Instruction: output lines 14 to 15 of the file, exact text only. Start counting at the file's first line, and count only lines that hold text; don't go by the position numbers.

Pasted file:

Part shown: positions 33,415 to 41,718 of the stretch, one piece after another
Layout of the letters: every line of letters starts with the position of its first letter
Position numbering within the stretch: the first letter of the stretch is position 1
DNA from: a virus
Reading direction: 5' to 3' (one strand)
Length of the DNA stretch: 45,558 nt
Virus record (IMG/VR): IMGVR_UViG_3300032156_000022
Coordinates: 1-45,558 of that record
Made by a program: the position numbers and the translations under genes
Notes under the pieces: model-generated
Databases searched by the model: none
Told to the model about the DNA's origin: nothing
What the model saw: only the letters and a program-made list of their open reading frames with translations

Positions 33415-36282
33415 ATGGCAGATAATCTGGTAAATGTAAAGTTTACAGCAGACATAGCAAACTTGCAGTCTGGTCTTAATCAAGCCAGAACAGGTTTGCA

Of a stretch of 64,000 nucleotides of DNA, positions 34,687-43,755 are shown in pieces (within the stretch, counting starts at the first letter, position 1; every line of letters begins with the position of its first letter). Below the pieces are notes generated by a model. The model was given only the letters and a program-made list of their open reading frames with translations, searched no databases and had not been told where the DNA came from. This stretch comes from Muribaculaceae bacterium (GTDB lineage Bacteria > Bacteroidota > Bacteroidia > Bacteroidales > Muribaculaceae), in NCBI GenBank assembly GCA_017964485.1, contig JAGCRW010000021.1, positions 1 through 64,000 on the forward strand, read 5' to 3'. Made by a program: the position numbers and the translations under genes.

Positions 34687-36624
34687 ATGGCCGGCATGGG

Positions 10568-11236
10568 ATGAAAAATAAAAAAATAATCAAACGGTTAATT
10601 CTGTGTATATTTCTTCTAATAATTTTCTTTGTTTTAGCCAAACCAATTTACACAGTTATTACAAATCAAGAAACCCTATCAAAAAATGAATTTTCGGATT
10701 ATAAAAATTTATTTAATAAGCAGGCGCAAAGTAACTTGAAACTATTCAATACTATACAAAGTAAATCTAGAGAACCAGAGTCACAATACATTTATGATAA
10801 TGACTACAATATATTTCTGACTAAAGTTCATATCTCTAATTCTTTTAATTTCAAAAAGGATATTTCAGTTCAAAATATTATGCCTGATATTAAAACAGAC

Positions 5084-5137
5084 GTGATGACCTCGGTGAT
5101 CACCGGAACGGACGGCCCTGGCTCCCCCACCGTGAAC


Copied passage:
Positions 33415-36282
33415 ATGGCAGATAATCTGGTAAATGTAAAGTTTACAGCAGACATAGCAAACTTGCAGTCTGGTCTTAATCAAGCCAGAACAGGTTTGCA